Phillis Wheatley’s place in society was comparable to that of Terence, an African-born Roman playwright in the first century. She names him in line thirty-seven:
“The happier Terence all the choir inspir’d
His soul replenish’d , and his bosom fir’d;
But say, ye Muses, why this partial grace,
To one alone of Afric’s sable race
From age to age transmitting thus his name
With the first glory in the rolls of fame?”23
“Sable” marks Africa as the mourning race, an evident theme throughout Poems. Interestingly, Thomas Jefferson argued African slaves in Rome had the capacity to learn, while colonial African slaves had no hope for intelligence.24 John Adams urged others to read Terence “because Terence [was] remarkable, for good morals, good Taste, and good Latin.”25 For this reason, Wheatley felt pressure to distinguish herself as a talented poet. Terence linked her to the ancient world through African identity and through their similarities in using the stroke of a pen to push the boundaries in gaining freedom. “To Maecenas” served as an assertion that she, like Terence, would become a well-known poet and others would praise her work.26
In addition to the Horatian ode and reference to Terence, Wheatley incorporated into “To Maecenas” a subversive pastoral technique similar to that used in Virgil’s Ecologues. A pastoral technique refers to pastoralism, associated with a shepherd’s life, in the description of physical surroundings. With short descriptions of natural phenomena, the technique adds artificial simplicity to the setting of the poem. The first stanza of “To Maecenas” printed above uses words such as shade, sacred flame, air, and heaven in the plains and skies. Virgil collected ten poems into The Ecologues that dealt with the typical life on a farm. Wheatley did not use pastoral exactly as did Virgil, but the way in which she depicted the setting reflects her knowledge of his use in The Ecologues.
Because of her status as an African slave, Wheatley could not directly criticize white authorities or even slavery. For example, she frequently wrote about freedom and Christian ideals rather than directly addressing slavery as an issue. Looking deeper into “To Maecenas” reveals how she understood the difference between her social standing and that of Terence, despite both having been born in Africa. Thomas Jefferson and John Adams regarded Terence as particularly intelligent and capable of writing even given his status as a Roman slave.27 As a colonial slave, Wheatley did not receive the same praise. She cried out to the Muses in line thirty-nine, questioning the reason for partial grace to “one alone of Afric’s sable race.” Terence was one of the most read classical writers of his time, and she could not achieve the same reputation that he achieved. She chose to note his birth in Africa after line thirty-seven to stress that the two poets came from the same birthplace. Perhaps a bit of jealousy arose in Wheatley in the lines concerning Terence; his writing brought him social freedom, and hers had yet to do so.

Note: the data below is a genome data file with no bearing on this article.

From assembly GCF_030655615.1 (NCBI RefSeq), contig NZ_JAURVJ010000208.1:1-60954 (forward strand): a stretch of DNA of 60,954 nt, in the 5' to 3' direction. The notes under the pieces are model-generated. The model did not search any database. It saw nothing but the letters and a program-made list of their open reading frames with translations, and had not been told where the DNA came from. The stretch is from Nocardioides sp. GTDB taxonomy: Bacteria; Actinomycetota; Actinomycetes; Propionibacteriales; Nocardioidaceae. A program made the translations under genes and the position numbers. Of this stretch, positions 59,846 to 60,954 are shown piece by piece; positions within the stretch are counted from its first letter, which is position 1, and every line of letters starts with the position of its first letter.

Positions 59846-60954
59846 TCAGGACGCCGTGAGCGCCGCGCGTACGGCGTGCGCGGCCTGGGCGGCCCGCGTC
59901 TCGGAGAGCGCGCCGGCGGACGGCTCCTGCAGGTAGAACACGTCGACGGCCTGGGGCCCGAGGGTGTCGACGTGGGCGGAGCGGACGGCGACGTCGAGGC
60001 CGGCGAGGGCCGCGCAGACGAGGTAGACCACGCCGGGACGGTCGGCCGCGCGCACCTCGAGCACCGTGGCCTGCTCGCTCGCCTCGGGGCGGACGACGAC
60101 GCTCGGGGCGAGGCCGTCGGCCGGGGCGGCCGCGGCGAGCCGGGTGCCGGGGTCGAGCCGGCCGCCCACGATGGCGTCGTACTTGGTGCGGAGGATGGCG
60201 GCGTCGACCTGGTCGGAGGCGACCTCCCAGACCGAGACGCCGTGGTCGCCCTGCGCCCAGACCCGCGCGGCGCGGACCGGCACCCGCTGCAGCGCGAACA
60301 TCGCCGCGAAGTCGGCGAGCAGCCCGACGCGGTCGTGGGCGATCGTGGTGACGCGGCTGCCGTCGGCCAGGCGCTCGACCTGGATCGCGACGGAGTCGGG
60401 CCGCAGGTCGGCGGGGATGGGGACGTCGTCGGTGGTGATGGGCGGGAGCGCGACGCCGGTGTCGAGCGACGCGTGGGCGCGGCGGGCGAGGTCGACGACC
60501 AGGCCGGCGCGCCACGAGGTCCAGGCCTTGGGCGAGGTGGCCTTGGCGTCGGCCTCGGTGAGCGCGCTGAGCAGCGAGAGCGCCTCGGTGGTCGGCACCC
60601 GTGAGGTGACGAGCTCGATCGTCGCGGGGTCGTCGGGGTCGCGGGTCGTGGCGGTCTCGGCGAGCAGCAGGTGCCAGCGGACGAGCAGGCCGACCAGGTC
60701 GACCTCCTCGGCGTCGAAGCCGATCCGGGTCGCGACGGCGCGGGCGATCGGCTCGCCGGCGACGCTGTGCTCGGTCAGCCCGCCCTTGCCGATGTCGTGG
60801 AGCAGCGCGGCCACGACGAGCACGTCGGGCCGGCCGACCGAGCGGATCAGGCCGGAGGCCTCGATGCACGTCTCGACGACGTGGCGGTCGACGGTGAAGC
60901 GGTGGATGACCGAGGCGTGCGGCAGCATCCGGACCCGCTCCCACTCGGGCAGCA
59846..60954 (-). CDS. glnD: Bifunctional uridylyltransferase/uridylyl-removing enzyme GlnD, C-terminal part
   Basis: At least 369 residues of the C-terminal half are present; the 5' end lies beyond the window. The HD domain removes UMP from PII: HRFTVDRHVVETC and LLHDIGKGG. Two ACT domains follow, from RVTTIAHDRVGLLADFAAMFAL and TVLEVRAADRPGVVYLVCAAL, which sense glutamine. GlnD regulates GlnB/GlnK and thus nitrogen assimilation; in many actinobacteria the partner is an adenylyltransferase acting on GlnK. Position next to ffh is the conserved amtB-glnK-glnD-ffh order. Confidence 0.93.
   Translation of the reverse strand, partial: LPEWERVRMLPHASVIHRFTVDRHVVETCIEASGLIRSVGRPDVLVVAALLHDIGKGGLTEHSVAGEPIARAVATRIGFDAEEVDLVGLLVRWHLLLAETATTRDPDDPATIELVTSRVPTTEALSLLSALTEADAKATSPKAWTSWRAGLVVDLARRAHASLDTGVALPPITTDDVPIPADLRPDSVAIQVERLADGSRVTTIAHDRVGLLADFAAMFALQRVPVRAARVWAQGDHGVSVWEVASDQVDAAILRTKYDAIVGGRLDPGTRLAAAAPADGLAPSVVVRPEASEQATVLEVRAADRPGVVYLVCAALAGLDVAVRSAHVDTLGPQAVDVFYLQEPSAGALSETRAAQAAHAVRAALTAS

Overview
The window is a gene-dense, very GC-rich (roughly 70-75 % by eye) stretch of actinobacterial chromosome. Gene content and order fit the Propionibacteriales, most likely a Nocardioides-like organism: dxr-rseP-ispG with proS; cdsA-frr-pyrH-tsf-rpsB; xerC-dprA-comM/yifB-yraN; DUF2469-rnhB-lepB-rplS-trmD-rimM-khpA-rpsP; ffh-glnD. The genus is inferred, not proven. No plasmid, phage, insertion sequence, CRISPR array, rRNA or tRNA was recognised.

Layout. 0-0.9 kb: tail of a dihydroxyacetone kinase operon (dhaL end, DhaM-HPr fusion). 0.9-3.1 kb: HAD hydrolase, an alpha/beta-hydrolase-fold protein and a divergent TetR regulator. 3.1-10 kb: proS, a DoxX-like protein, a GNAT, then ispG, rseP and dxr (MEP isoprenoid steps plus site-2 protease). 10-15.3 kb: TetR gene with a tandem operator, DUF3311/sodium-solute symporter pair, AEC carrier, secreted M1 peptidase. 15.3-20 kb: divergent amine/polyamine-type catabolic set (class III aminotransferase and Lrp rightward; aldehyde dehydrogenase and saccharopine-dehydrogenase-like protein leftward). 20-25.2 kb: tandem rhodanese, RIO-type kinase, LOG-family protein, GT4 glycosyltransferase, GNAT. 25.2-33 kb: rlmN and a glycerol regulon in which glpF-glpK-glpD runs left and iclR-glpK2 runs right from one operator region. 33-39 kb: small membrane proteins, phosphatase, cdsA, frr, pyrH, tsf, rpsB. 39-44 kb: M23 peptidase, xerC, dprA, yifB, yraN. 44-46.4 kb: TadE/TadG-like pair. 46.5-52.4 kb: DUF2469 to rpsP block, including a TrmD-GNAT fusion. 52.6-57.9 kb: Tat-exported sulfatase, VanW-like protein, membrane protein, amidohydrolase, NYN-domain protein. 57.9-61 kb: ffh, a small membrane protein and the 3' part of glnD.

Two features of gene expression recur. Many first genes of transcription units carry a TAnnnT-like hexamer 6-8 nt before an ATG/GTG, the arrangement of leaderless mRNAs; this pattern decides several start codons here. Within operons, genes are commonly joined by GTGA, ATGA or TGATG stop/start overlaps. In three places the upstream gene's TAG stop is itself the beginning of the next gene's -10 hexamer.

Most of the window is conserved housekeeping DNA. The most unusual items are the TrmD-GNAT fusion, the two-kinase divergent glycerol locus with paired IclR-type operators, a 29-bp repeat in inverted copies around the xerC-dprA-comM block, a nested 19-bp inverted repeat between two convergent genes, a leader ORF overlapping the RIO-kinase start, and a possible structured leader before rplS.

The poem “To Maecenas” makes evident that Phillis Wheatley faced several challenges due to her race and gender. During the eighteenth century, much of the population did not see Africans as equal to the white population. “To Maecenas” incorporates classical form and content from Horace’s Odes and the subversive pastoral technique to address the limitations Phillis suffered in society and in the appreciation of her work due to her status as a slave. Although she received a classical education, many Bostonians failed to recognize her capability as an educated poet, which explains the inclusion of a letter of authenticity from her owner, John Wheatley, in Poems.
Constant discrimination based upon her race makes its way into not only “To Maecenas,” but also in “On the Death of a Young Lady Five Years of Age”.
“This known, ye parents, nor her loss deplore,
She feels the iron hand of pain no more;
The dispensations of unerring grace,
Should turn your sorrows into grateful praise;
Let then no tears for her henceforward flow,
No more distress’d in our dark vale below,